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Russia: Analysis From Washington--Voting On The Kuriles?

  • Paul Goble

Washington, 18 September 1997 (RFE/RL) - A suggestion that Russia should hold a plebiscite to resolve its territorial dispute with Japan over the Kurile Islands is unlikely to settle that long-standing issue between these two countries.

Even more, the holding of any such country-wide referendum on islands Moscow seized from Japan at the end of World War II would simultaneously inflame nationalist sentiments in Russia and create a precedent that some inside Russia might hope to use against Moscow.

But it is a measure of the desire of many in both Russia and Japan to find a way out of this intractable problem that a former senior Russian official proposed this idea in Tokyo and that the Japanese media have given it so much attention.

On Wednesday, the Kyodo News Agency reported that Aleksandr Lebed, former Russian national security advisor and unsuccessful Russian presidential candidate, had told a Tokyo audience that Russia should hold a country-wide plebiscite on the future of the Kuriles.

Those small islands, known in Japan as the Northern Territories, have been a major obstacle to the improvement of relations between Moscow and Tokyo and to increased Japanese investment in the Russian Federation.

In his speech, Lebed reportedly acknowledged that Russian public opinion was overwhelmingly against giving the islands back to Japan, but he suggested that the Russian government should start a campaign to change public opinion and make such a plebiscite a real possibility.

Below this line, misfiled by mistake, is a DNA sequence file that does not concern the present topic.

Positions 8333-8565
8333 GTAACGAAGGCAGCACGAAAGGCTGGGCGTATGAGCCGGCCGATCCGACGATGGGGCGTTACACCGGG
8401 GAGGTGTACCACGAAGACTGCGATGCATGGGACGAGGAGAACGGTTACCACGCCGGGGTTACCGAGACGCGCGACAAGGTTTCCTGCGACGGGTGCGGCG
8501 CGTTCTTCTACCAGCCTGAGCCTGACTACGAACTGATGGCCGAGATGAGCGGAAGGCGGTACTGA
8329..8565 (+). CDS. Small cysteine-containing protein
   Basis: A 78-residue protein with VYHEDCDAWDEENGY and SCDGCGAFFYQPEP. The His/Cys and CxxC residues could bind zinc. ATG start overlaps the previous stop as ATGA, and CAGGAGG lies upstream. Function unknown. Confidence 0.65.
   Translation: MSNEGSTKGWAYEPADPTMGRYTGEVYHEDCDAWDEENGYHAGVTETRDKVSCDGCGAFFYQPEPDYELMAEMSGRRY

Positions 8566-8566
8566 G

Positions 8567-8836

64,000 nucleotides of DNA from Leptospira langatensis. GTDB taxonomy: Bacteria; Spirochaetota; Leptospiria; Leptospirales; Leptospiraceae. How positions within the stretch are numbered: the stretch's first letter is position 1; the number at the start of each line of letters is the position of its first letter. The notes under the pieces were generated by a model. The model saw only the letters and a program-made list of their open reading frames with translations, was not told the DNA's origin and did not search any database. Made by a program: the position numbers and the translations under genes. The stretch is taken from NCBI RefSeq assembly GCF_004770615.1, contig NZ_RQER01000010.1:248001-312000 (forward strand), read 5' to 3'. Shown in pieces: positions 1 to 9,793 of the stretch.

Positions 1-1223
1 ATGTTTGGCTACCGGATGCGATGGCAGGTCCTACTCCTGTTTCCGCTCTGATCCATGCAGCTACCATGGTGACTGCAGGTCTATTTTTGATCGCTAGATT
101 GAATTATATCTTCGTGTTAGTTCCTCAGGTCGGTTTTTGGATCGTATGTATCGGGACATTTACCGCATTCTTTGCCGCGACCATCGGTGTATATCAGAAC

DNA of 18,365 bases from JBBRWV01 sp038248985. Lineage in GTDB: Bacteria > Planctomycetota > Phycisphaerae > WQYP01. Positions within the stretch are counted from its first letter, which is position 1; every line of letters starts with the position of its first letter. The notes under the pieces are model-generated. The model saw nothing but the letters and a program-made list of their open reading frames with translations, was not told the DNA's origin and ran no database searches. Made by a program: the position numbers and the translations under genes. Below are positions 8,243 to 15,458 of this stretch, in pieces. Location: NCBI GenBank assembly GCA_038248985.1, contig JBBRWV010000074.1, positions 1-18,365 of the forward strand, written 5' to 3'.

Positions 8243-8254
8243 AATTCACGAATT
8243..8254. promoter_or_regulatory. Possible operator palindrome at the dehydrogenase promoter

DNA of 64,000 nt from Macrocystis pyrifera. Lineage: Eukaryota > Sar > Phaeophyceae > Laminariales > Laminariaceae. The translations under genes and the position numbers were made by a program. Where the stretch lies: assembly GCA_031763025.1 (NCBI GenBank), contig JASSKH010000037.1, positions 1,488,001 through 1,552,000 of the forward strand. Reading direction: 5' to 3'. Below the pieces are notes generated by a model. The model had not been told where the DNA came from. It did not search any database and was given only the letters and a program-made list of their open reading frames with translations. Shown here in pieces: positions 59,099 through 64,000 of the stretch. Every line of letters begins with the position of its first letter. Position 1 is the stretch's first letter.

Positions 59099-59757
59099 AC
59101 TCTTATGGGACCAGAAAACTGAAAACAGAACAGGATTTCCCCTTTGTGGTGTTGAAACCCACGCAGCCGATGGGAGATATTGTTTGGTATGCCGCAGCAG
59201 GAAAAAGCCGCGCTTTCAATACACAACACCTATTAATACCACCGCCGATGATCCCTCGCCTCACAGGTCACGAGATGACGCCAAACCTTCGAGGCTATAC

Lebed's proposal follows a decision by the Japanese government to improve its ties with Moscow despite the lack of a resolution of the islands issue.

And it comes only weeks before Japanese Prime Minister Ryutaro Hashimoto and Russian President Boris Yeltsin are scheduled to meet in the Russian Far Eastern city of Krasnoyarsk to map out a further rapprochement between their two countries.

Lebed's proposal is certain to infuriate many Russians who view the Kurile islands as a trophy confirming their status as one of the great powers who won World War II.

Were a plebiscite to be held, their views would be widely aired and at least at present would gain a great deal of support. Indeed, a vote intended to reduce tensions between Moscow and Tokyo might have the opposite effect and generate xenophobic feelings in Russia itself.

But holding such a plebiscite would entail three other consequences, each far greater than a new outburst of anti-Japanese feelings and hence each a compelling reason for Yeltsin to ignore the suggestions of his former aide.

First, another round of voting any time soon on any issue not currently mandated for a vote might open the way not only for the expression of radical views on a variety of issues but also for the mobilization of extremist groups against Russian democracy.

Second, other groups in Russian society and outside might seek to make a plebiscite on the Kuriles into a precedent for plebiscites on other issues, such as Chechen independence or the future status of Kaliningrad.

And third, and perhaps most important, many Russians would view such a vote as a reopening of the discussion on the international status and even territorial integrity of their country, a debate many in Moscow would like to get past.

Recent public opinion polls show that Russians want to stop feeling guilty about themselves and their country. Such a plebiscite would inevitably renew precisely those feelings and the inevitable chauvinist response to them.

Consequently, Lebed's proposal in Tokyo is unlikely to go anywhere fast. But it does serve as a reminder of just how difficult it is going to be to find a way to square the circle on this issue.